No doubt you know that Seville is rich in history, landscapes and monuments, but beyond this attraction that is manifested in all its corners, the scenarios of Seville are the favourites of scriptwriters and directors to bring to television and the big screen projects that range from medieval times to modernity. If you have never recognised one of the city’s magical corners in a film or series, read on, because you may even have visited them.
Part of the filming of this cinema classic, which premiered in 1962, includes locations in Seville such as the Plaza de España, the Casa de Pilatos, the Real Alcázar, the Palacio de Miguel Mañara and the Hotel Alfonso XIII.
Did you know that Theed, the capital of Naboo, is actually the Plaza España in Seville? For the second installment of this saga, they converted the space where R2D2, Anakin Skywalker and Queen Amidala were dressed.
Ridley Scott shot much of his film in the Reales Alcázares, using the Palace of King Don Pedro as the residence of Queen Isabella of Castile.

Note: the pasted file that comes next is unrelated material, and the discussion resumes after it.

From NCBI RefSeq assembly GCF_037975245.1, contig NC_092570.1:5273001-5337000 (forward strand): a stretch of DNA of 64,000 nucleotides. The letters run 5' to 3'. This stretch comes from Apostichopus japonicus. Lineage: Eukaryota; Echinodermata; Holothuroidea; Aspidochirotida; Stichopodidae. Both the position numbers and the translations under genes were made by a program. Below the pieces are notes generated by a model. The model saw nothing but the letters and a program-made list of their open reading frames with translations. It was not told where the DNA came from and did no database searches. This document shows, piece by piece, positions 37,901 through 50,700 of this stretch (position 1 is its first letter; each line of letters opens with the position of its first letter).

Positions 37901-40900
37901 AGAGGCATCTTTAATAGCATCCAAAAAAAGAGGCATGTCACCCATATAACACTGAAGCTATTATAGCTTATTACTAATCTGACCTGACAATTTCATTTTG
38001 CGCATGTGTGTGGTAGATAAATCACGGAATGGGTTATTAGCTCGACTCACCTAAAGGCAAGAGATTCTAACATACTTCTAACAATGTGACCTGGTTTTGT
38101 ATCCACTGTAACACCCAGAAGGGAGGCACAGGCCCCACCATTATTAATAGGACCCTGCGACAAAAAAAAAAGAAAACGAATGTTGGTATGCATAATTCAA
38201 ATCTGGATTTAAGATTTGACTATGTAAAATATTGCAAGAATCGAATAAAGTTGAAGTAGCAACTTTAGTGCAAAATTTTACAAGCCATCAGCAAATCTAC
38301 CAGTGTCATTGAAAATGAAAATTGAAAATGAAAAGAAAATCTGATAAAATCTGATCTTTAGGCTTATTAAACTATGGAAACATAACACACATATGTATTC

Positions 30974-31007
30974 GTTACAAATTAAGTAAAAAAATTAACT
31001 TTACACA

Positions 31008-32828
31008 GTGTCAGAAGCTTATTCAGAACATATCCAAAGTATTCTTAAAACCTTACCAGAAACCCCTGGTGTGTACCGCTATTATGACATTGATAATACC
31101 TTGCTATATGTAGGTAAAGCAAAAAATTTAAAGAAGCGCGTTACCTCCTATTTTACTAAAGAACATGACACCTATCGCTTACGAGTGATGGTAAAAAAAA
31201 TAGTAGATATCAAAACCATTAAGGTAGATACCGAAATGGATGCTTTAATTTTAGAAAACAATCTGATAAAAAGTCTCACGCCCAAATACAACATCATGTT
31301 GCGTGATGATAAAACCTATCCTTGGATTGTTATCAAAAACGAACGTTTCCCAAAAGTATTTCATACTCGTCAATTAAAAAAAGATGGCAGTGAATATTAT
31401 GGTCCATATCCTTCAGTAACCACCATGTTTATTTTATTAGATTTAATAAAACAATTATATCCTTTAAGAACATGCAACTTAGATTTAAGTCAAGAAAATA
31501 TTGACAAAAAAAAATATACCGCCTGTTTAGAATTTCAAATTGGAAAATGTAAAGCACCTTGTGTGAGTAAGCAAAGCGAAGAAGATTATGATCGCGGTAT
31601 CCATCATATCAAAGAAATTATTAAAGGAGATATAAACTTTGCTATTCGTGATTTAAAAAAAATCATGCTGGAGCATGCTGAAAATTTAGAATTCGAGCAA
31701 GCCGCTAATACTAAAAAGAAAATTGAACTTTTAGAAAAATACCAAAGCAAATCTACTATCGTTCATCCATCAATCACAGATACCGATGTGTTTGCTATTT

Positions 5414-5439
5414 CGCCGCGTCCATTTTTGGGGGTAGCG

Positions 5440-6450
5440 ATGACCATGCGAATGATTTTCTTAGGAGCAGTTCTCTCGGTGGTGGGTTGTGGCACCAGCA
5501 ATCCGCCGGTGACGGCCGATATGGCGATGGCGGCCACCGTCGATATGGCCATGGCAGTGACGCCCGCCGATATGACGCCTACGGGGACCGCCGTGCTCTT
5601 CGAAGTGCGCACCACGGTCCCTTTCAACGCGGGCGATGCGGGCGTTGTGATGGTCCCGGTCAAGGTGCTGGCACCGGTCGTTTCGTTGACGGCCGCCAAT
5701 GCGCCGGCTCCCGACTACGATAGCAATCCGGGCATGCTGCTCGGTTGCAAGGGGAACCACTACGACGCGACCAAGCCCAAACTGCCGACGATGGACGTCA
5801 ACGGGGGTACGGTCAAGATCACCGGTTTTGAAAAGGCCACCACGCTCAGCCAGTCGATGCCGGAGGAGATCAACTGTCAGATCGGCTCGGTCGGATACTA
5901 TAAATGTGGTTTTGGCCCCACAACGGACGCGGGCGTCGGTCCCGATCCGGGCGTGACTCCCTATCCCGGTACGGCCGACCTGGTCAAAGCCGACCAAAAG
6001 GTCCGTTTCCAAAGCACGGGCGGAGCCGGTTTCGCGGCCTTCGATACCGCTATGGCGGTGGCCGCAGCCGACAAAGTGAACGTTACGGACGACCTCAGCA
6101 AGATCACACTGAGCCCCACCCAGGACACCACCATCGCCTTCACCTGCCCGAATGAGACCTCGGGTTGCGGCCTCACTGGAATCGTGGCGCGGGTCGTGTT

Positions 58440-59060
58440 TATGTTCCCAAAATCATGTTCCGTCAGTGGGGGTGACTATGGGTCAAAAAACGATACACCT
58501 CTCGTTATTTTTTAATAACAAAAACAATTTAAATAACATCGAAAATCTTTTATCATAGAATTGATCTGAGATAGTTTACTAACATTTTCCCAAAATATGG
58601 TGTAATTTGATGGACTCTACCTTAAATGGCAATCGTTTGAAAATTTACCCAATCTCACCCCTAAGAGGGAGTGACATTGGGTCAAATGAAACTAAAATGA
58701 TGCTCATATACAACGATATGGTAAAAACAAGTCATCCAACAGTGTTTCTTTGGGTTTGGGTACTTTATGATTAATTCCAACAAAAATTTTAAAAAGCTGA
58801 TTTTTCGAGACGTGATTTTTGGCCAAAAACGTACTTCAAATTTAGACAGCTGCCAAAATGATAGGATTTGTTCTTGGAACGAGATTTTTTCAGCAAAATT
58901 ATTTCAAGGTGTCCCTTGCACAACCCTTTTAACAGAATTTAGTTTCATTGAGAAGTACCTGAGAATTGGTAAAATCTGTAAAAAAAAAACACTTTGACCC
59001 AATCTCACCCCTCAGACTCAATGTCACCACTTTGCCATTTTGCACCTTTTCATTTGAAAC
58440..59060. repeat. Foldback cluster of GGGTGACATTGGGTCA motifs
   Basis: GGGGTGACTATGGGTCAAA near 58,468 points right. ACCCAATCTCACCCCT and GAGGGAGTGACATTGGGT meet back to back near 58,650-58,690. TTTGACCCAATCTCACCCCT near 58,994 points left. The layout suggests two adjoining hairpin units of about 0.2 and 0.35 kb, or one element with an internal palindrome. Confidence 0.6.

For this feature film, the Plaza de España became the dictator’s palace. The curiosity about this scenario is that it was digitally retouched to achieve a double vision. Hardly anyone recognizes it.
It is impossible not to appreciate the special colour of Andalusia, and especially of Seville, in this love story. From the bar where the protagonists meet, to the river promenade the places are an open invitation to visit the city.
There are many stages in Seville, and they are adapted to the time that directors need. The world renowned HBO series, Game Of Thrones, couldn’t miss the opportunity to shoot here, and that’s why they chose the Royal Alcazars as the Kingdom of Dorne. Without changing anything, the oldest palace in Spain still in use and a UNESCO World Heritage Site was the home of the sand snakes for several seasons.
You know that the places where your favourite characters developed their stories are closer than you imagined, now to schedule a trip and see in person the most famous scenes of Seville in cinema and television? Surely, yes.